The infection of the bladder (which is also sometimes referred to as cystitis) is a type of Urinary Tract Infection (UTI). It occurs due to the presence of violent microbes, which penetrate the urinary tract. Cystitis is sometimes known as the E.coli bladder infection because in 90% of cases it is caused by the E.coli bacteria that come from the bowels.Women are disproportionately affected by cystitis because the bacteria moves easily from the anus to the opening of the urethra due to bad hygiene habits (e.g. wiping your bottom from back to front instead of front to back). For many people, the first symptom of cystitis is pressure; the sensation of pressure over the pubic bone. It typically feels like a burning, stinging or tingling during or after urination.A bladder infection has similar symptoms to those of most urinary tract infections, some bladder symptoms include:- More frequent and painful urination (in smaller amounts).- Pain in the lower pelvic area, lower abdomen, lower back or genital area.- Muscle spasms. Some people have little or no pain during a bladder and instead have muscle cramps or spasms in the genital area.- Incontinence. That means that you wet yourself-even just a little.- Burning sensation.- Urgency, this is when you have to pee very soon after getting the urge for fear of having an accident.Some of these bladder symptoms may seem familiar or normal, but they could indicate a potential bladder. If they do seem familiar and you have not seen your doctor for treatment, it is likely that you have had one or more bladder and did nothing about them. This is very bad for you because reoccurring or chronic infections can and do cause permanent, irreversible damage to your urinary tract.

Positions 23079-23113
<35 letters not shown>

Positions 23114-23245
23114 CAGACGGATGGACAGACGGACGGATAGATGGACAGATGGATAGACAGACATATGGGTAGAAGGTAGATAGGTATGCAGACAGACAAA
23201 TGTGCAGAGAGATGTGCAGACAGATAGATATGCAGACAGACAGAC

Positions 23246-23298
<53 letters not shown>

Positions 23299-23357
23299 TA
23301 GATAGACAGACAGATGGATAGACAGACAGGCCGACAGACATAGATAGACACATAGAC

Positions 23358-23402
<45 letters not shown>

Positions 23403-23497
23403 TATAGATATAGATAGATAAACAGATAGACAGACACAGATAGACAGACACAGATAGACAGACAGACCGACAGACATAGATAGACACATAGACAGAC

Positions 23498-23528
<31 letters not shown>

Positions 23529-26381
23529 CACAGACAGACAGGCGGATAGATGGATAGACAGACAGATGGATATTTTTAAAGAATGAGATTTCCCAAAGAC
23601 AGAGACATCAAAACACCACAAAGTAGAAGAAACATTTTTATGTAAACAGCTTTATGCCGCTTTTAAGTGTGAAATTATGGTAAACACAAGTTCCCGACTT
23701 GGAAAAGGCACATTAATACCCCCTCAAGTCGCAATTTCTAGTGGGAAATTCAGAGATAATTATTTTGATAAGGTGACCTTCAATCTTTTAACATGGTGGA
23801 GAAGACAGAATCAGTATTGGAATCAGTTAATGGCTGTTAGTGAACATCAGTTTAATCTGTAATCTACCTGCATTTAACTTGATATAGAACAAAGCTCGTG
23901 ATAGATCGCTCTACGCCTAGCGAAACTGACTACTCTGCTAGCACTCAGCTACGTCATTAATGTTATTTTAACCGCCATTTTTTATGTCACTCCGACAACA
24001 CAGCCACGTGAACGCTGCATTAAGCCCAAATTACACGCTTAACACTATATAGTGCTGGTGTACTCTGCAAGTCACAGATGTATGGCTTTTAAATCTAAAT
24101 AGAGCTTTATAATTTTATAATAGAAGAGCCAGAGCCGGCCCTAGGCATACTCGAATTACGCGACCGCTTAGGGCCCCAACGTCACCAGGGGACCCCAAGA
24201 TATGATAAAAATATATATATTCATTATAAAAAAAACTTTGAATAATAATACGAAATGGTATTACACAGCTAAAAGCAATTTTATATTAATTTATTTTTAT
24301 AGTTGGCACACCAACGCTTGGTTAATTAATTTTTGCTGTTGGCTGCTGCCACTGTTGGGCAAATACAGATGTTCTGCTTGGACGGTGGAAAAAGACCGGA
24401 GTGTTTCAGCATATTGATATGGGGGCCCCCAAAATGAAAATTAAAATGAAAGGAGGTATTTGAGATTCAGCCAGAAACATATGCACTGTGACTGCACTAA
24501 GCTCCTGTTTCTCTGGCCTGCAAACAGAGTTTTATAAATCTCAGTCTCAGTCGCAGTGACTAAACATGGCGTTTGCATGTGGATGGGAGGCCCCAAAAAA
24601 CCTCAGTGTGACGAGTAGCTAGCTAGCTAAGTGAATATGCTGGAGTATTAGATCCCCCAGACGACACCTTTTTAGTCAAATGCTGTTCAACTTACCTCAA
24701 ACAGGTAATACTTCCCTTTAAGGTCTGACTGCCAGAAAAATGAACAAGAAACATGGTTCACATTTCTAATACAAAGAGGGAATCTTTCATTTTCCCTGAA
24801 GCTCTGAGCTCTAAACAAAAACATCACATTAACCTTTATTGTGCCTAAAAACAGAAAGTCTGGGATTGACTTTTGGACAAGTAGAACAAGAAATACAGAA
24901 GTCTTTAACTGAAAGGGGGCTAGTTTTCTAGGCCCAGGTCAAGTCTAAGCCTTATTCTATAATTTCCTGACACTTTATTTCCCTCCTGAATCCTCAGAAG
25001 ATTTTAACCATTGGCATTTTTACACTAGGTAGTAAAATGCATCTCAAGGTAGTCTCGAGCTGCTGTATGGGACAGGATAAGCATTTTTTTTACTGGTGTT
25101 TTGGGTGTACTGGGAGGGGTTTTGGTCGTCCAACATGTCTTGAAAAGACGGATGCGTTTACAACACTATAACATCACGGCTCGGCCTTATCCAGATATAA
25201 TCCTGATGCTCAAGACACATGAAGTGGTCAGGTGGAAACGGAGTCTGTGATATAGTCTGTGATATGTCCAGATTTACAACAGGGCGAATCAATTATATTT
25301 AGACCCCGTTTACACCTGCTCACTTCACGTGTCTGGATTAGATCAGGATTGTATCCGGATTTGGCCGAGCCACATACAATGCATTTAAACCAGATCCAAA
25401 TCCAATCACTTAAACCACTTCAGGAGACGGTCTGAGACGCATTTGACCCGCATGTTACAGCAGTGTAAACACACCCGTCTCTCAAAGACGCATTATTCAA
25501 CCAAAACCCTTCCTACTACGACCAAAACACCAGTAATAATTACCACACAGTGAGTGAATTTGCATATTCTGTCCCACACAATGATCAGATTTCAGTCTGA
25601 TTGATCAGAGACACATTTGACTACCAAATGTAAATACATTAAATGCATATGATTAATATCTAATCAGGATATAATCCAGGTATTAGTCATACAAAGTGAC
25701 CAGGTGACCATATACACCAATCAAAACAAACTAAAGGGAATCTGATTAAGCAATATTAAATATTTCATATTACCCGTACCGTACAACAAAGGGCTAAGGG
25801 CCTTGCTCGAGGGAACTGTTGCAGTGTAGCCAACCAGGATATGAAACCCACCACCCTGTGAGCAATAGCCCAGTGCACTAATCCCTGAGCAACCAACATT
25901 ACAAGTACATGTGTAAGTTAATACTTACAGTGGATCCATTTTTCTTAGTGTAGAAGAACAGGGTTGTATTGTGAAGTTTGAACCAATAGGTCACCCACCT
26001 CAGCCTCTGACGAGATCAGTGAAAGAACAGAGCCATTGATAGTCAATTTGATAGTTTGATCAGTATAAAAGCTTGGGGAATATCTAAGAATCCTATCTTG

There are a variety of bladder treatments available to people suffering with it.Antibiotics are one of the first choices for treatment. Various types of antibiotics exist that can usually be taken once a day for a short period of time and they cause very little side-effects. Another effective bladder infection treatment is pain killers like acetaminophen or ibuprofen. Severe bladder can cause pain in the pelvic region even when you're not urinating. Antibiotics will help you feel better, but it may take a day or two before the drugs kick in.Using a heating pad or a warm, moist compress applied across your abdominal region can soothe the dull ache that is sometimes a symptom of a UTI. Another natural treatment is to drink more water and cranberry juice. Cranberry has been a natural and alternative treatment for bladder for generations. It has shown some promise as a remedy for UTI in women who get recurring infections.The bottom line is, talk to your doctor about using any of these possible treatments for your bladder. They have the knowledge to guide you toward the solution that will work best for you.